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Power Sector in 2008-09, Shri R V Shahi, Former Secretary, Ministry of Power

Tentative details about the performance of Indian power sector during the year 2008-09 have started coming. This paper would cover and comment on some of the important performance parameters as also the major events and initiatives that have happened during the year.

  1. The electricity generation growth during the year has been the lowest in last eight years. It has been just 2.71% as compared to 6.33% during the year 2007-08. The generation growth rates during the previous years starting from 2001-02, which was the last year of the Ninth Plan, are as follows - 2001-02 (3.1%), 2002-03 (3.2%), 2003-04 (5.0%), 2004-05 (5.2%), 2005-06 (5.2%), 2006-07 (7.3%), 2007-08 (6.3%) and 2008-09 (2.7%).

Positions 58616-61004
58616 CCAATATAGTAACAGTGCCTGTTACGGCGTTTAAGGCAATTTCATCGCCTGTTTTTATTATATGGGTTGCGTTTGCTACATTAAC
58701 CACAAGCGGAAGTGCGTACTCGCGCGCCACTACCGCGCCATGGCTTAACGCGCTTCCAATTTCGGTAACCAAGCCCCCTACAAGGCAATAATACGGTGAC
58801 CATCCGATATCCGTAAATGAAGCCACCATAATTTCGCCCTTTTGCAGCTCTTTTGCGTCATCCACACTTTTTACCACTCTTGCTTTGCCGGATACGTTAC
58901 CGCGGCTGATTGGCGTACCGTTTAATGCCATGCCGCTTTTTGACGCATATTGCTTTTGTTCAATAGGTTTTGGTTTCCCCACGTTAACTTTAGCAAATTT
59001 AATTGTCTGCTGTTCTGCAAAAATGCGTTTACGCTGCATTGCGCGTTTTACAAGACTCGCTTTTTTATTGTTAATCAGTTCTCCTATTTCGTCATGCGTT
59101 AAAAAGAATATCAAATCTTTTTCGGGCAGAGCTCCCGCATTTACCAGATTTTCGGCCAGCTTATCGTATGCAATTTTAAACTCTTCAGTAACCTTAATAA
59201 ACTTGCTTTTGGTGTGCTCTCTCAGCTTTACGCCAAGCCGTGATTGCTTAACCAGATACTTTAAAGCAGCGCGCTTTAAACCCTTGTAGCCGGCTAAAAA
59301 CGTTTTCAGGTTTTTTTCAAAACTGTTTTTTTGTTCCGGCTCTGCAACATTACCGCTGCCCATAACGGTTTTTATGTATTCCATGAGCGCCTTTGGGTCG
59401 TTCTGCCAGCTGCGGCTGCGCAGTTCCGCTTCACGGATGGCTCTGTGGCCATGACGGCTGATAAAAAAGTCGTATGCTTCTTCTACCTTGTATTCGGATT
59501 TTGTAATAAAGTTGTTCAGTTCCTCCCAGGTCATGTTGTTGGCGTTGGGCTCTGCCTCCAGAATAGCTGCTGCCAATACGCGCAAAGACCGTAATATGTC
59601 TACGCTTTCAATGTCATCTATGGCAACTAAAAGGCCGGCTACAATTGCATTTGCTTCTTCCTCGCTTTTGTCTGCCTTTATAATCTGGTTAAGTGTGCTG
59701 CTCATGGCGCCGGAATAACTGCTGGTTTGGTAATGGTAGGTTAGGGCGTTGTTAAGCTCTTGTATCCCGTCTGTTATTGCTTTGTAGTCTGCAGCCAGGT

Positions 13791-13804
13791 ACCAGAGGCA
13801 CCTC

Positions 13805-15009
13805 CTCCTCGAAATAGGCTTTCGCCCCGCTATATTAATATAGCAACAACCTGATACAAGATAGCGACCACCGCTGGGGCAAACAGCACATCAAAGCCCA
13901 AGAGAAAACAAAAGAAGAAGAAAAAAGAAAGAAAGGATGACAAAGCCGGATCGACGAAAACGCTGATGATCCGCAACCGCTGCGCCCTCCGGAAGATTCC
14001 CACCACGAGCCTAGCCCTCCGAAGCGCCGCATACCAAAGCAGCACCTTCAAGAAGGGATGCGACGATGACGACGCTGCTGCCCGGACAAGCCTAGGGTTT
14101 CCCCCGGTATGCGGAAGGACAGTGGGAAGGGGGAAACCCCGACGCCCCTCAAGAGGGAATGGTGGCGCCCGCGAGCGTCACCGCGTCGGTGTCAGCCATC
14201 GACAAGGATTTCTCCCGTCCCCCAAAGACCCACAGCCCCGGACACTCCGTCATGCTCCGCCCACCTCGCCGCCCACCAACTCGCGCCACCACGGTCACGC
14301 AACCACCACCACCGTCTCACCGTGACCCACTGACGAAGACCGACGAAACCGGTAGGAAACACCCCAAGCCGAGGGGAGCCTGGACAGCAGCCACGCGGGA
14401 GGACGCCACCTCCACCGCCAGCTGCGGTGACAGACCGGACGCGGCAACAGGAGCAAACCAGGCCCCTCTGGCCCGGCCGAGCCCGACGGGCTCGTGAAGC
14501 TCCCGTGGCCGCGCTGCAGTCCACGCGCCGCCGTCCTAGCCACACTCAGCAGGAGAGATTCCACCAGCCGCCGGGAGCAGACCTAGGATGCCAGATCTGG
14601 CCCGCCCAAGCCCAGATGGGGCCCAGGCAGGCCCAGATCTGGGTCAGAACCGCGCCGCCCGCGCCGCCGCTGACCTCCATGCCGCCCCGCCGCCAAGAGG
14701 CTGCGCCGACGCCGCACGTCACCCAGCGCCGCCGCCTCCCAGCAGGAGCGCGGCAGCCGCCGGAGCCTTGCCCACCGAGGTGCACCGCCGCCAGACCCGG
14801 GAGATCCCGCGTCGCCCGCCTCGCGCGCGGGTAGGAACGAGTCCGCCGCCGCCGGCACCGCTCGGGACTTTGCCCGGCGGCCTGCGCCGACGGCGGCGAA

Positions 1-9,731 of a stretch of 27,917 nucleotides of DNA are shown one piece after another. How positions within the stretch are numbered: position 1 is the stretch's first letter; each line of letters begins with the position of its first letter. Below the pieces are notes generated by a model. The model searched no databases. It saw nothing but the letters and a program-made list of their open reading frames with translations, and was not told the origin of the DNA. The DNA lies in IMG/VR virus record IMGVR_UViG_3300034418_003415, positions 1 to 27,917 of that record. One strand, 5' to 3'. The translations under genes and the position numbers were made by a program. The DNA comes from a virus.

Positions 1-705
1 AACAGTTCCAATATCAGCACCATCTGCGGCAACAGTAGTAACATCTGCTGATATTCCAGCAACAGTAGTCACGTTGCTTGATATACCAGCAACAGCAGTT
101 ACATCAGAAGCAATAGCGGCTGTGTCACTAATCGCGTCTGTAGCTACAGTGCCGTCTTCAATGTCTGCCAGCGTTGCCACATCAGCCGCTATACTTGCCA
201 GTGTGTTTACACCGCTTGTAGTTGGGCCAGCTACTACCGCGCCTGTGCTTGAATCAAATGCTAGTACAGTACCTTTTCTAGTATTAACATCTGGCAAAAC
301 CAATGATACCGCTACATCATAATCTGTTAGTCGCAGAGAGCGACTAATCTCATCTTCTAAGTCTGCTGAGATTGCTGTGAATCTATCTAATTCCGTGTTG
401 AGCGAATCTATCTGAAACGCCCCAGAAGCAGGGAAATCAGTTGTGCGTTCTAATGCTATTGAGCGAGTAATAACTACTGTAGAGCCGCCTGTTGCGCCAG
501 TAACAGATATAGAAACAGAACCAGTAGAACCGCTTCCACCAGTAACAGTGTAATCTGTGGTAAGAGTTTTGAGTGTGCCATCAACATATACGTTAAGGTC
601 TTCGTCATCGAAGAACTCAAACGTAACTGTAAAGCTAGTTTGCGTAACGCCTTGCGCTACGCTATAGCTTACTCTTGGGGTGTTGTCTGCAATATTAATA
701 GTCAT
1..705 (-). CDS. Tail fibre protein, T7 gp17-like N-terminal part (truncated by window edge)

2. It is reported that one of the main reasons for this drastic drop in the growth rate is the 8.42% decline in the generation at hydro electric power plants. It needs to be mentioned that hydro electric generation constitutes hardly about 18% of the total power generation. Though, hydro electric capacity is about 25%, since the Plant Load Factor in these plants is in the range of 40 to 45% only, the overall contribution in power generation is significantly less as compared to the proportion in the installed capacity. It is, however, relevant to mention that hydro electric plants provide electricity during peak hours, and therefore their performance needs to be judged in terms of peak load support rather than overall electricity generation alone. In any case, the decline in electricity generation at hydro plants during the year 2008-09 which has been reported at about 8.42% cannot contribute more than 1.5% in the overall decline in the electricity generation growth. Therefore the drastic decline to 2.71% cannot be explained on account of hydro electric generation as the primary reason. Even if we add 1.5% to 2.7%, it gives only about 4.2% as the generation growth.